Although construction sites are a naturally dangerous place to work, employers are legally obligated to provide construction workers with reasonably safe worksites. Certain construction worker rights are granted by the Occupational Safety and Health Administration (OSHA).
Employers have certain obligations to ensure the safety of employees, including:
- Maintaining a workplace free of predetermined hazards.
- Ensuring employee tools and equipment are safe for use.
- Notifying employees of the OSHA standards that apply to the workplace.
- Creating a written hazard communication program, including employee training.
- Conducting safety training for employees.
- Notifying employees of where they can access medical and exposure records.
Under OSHA, construction workers have a right to:
- Access relevant employee medical and exposure records.
- Receive copies of tests conducted to identify workplace hazards.
- Review work-related illness and injury records.
- Request an OSHA inspection of the workplace if violations are suspected.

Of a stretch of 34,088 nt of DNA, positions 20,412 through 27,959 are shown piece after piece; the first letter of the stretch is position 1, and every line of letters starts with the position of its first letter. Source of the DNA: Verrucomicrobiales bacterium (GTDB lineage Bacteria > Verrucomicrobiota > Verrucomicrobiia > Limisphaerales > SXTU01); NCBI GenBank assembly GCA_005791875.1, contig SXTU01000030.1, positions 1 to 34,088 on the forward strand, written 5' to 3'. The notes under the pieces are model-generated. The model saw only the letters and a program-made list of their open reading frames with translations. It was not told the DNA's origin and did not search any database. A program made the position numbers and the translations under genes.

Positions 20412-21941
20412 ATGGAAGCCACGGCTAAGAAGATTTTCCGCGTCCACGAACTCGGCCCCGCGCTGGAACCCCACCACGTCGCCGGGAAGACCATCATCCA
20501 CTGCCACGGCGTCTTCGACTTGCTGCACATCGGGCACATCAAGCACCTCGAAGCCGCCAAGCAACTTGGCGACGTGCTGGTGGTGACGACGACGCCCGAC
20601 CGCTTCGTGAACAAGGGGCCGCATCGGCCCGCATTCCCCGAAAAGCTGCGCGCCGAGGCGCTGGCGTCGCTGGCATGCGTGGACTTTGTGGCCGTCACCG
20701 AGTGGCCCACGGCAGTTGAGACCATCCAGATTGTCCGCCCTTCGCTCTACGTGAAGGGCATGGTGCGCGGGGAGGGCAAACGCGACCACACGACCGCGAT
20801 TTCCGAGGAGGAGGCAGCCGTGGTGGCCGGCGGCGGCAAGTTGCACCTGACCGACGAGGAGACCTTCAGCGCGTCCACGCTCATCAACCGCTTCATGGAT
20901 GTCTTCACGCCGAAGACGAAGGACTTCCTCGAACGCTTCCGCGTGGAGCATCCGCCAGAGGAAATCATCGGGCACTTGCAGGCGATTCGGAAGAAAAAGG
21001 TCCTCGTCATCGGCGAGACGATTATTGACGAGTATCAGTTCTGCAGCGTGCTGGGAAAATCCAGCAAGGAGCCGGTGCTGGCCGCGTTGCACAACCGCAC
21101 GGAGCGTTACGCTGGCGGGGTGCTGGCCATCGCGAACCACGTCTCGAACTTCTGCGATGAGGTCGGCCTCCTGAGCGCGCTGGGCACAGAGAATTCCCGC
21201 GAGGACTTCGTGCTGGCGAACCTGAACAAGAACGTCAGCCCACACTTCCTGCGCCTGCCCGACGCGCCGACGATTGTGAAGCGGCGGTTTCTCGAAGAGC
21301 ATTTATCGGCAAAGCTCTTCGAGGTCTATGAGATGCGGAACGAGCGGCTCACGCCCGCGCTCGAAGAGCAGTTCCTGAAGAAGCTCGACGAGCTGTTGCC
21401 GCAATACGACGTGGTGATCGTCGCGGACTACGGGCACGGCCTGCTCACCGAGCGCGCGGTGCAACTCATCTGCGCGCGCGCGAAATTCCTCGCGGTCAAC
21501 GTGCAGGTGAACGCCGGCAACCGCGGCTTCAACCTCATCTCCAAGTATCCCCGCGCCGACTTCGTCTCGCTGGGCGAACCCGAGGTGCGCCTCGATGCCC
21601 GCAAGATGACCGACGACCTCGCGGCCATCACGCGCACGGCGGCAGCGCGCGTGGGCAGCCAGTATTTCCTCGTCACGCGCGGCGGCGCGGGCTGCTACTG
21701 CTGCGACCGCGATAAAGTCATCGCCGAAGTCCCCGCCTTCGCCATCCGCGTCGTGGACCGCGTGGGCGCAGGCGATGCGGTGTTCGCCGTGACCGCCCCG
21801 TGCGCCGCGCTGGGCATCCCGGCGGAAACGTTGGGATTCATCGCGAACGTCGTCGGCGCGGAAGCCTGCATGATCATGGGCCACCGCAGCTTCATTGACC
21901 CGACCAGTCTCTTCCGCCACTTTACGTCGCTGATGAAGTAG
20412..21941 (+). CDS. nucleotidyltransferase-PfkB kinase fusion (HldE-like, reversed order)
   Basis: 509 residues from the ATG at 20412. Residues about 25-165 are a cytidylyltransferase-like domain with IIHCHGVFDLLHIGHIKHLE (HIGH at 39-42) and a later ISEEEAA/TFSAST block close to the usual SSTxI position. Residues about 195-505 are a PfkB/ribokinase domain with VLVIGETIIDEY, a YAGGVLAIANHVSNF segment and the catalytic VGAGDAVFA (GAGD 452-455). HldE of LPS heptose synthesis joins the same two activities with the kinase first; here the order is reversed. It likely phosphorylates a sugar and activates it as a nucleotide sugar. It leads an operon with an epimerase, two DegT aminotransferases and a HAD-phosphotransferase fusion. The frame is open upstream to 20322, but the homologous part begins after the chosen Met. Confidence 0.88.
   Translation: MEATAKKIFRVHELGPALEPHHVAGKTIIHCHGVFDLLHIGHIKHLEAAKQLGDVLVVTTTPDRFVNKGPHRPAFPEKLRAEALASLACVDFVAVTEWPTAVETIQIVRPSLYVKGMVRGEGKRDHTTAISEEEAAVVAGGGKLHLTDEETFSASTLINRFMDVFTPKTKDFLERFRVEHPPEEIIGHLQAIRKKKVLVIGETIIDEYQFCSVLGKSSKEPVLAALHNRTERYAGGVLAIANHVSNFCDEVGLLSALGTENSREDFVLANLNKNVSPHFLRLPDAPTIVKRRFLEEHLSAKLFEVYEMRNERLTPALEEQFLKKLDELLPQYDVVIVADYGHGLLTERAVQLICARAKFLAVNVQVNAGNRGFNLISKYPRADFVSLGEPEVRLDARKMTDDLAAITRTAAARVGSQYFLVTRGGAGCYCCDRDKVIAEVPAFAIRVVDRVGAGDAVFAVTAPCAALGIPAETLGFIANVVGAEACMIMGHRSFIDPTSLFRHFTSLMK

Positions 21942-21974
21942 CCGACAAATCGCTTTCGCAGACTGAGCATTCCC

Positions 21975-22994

- Have their name withheld by OSHA when filing a written complaint regarding their employer.
- Experience no discrimination or retaliation resulting from an OSHA complaint.
If workplace hazards are not corrected by an employer, workers have the right to make a written complaint to OSHA. If OSHA determines there is reason to believe the allegations, an inspection of the worksite will be made. A union-chosen workers’ representative will accompany the OSAH inspector. Should violations be found, the OSHA inspector will review them with the employer and employee representatives and discuss how to reduce the hazards.
Should an employee become injured on a construction site, they should:
- Seek immediate medical attention.
- Report the injury to the site manager and the employer, noting their name and position.
- Collect names and contact information for any witnesses to the accident.
- Take photos of the accident scene, equipment involved and resulting injuries. Keep involved equipment, if possible.
- Seek the guidance of a reputable construction injury attorney who will help you pursue a legal claim, if appropriate.
If your employer’s failure to provide you with a safe workplace led to your injury on the job, you may be entitled to compensation for your medical bills, lost wages, and pain and suffering. GWC Injury Lawyers will work to maximize your settlement – contact us today to find what legal options are available to you.